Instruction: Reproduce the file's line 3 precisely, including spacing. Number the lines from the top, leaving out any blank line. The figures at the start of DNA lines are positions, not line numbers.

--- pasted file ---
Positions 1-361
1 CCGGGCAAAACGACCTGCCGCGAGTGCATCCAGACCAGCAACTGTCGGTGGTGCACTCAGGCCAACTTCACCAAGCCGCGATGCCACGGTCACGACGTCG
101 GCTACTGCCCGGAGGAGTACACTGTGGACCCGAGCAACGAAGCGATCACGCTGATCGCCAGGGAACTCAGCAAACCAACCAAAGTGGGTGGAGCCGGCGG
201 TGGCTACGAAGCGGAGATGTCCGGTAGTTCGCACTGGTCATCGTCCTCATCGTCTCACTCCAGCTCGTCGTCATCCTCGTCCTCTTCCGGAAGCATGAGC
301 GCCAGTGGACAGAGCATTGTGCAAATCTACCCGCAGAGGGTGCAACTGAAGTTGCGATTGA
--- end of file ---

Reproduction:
101 GCTACTGCCCGGAGGAGTACACTGTGGACCCGAGCAACGAAGCGATCACGCTGATCGCCAGGGAACTCAGCAAACCAACCAAAGTGGGTGGAGCCGGCGG